You do get a new sense of respect for your physical being. It’s amazing to consider your body can produce a healthy, fully-formed human being. The sense of gratitude for that ability is something I’ve not experienced before or since.
You never realize how powerful and strong you really are until you give birth.
You might even start taking better care of yourself.
But having a baby isn’t just about you.
My husband is nearly twelve years older than I. The only thing that gives him away are the grays in his facial hair, so most people are shocked when they find out.
The Hubs will be sixty one years old when our son graduates from high school. If I decided to have another baby my poor husband would never be able to retire.
I love what I do for a living, but it doesn’t support our family.
My son has some advantages as an only child in the sense that he has the opportunity to experience activities and educational opportunities that cost money.
If we had another child I doubt I could pay for things like travel, or Brazilian jujitsu.
Because my son has high functioning autism, we’ve also invested money into family ABA therapy, and social skills camps.
I’m so grateful that we are able to provide these opportunities and it doesn’t feel like a sacrifice.
I wrote an article for Huffington Post about my epic failure as a stay-at-home mother. http://www.huffingtonpost.com/liz-lewis/i-hated-being-a-stay-at-home-mom_b_8683406.html
The first few weeks of having an infant are rough. If you disagree then you must have had easy babies.
My son screamed incessantly and nursed around the clock. He had very obvious sensory issues almost immediately from birth which none of the pediatricians took seriously because he was physically healthy.
I was sleep deprived, and lack of sleep always makes ADHD symptoms worse.
Speaking of nursing, it’s hard. Waaay harder than they made it sound at the class I took before he was born. He nursed every two hours, then he might sleep for like 20 minutes on top of me, and then he would eat again.
You know how sometimes you just hit a wall?
You cannot absorb the needs of other people another second and you are ready to get in your car and drive away from your life.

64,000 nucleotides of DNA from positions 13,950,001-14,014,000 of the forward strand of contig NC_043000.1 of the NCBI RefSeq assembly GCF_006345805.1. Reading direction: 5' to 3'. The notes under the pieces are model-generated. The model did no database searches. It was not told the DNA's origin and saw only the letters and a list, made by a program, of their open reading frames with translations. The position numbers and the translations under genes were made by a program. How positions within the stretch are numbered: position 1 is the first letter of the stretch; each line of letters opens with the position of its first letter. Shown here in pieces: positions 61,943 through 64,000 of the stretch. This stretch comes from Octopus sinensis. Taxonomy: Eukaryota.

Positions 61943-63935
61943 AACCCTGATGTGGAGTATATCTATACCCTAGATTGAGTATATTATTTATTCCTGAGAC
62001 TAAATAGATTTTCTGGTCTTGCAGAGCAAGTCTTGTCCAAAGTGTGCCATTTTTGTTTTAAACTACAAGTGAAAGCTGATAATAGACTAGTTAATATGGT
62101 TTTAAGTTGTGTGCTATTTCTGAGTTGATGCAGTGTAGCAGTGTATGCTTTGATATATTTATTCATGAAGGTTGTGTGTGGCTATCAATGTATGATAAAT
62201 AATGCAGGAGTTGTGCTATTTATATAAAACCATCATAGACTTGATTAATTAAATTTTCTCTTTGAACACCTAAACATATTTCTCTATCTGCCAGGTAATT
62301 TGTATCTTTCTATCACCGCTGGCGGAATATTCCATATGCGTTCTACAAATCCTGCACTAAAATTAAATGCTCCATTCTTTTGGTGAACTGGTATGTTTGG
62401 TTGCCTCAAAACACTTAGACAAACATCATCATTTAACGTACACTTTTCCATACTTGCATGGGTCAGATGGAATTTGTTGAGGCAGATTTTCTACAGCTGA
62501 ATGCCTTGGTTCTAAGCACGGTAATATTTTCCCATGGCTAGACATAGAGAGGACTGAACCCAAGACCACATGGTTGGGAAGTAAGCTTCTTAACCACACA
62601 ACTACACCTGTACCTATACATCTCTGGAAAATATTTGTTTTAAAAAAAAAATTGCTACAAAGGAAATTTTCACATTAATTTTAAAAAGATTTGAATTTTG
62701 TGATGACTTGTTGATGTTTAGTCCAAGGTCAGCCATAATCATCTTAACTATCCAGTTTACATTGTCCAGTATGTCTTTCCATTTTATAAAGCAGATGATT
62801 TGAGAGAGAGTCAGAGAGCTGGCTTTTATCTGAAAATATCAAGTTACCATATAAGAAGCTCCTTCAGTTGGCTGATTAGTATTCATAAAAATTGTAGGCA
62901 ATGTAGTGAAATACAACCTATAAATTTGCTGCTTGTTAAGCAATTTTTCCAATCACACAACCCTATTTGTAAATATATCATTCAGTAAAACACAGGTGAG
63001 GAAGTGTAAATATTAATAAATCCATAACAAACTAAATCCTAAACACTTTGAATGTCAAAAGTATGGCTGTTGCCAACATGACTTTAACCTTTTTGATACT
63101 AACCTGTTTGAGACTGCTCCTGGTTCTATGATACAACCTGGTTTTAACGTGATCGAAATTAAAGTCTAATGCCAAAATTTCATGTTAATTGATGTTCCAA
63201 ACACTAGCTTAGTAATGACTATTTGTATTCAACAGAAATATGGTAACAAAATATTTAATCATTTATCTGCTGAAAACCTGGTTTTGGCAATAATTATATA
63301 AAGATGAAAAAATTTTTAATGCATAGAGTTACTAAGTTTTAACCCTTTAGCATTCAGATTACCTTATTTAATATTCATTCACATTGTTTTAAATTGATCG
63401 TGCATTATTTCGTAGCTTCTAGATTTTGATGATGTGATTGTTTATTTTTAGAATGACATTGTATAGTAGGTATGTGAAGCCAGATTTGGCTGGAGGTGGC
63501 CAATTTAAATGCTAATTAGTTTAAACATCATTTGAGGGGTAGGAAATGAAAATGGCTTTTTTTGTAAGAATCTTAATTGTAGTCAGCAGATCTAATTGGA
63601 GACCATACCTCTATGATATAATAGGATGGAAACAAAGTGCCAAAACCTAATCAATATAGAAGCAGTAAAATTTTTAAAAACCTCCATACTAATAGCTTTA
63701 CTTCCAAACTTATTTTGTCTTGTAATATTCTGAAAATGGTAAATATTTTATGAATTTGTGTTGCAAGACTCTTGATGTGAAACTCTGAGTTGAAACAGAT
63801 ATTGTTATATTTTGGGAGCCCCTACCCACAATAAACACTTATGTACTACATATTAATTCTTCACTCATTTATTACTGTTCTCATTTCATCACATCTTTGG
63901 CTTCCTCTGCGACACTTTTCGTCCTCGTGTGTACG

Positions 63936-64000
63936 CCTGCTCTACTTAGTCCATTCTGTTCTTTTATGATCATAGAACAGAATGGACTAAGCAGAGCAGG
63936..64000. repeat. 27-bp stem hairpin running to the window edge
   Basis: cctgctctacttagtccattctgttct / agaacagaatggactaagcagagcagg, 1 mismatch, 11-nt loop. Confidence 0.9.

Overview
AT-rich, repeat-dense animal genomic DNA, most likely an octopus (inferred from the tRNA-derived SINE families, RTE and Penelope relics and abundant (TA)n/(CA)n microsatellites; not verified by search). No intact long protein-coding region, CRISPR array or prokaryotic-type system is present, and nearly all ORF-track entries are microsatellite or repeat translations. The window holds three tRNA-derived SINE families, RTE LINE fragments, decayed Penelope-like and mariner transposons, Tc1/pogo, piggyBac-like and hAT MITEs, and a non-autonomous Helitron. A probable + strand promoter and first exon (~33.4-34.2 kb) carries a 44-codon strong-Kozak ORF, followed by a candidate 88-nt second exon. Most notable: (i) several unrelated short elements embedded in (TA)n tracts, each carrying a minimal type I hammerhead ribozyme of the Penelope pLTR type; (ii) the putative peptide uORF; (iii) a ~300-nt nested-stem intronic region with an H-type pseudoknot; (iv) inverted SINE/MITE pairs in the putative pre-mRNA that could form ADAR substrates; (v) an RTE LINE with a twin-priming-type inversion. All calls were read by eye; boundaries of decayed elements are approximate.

That’s where I was when my son was about three months old, as I sat in dirty clothes on top of my bed. I contemplated calling my husband at work to tell him he had to come home because I was leaving him and the baby and never coming back.
I knew needed help to manage my ADHD, and my emotions, but I was unable to get the help in the moment. I’d been ignoring it for too long.
I don’t ever want to feel that out of control again.
Nearly ten years later, I have better tools and coping strategies.
I’m treating the ADHD, but the emotional dysregulation of ADHD makes parenting extra difficult for me.
know your limits
As I’ve mentioned my son has Aspergers and ADHD. Everyday situations are much harder than they should be and I’m dealing with the reality of that all the time.
In quieter moments he sometimes tells me he wants a baby brother. In fact he said this again just this morning. For a fleeting second I felt sad. Then I remember that the his diagnoses occupy 100% of my mental and emotional space.
Yes I am hyperfocusing, as I am prone to do.
The truth is this: I cannot mentally and emotionally handle another child.
I love my son. If something happened to him I have no idea if I could survive it, but having another child doesn’t take away the fear of losing him.
Sometimes I feel sad that I didn’t enjoy his infancy more. I wish could remember more of the details of his first years.
But you have to know your limits, and I know mine.
Every family has to make reproductive decisions that work for them. There shouldn’t be questions and judgment around that.
A mother of one child is just as qualified as a mother of five children.
I only have one child, and this was the best choice for me, my husband, and our son.
I welcome your stories of becoming a mother!
In our community, you will experience change, growth, and healing.
You will learn about ADHD and you will learn about yourself.
You will explore your emotions and how to manage them.
And you will form a more whole, integrated vision of yourself and your place in the world.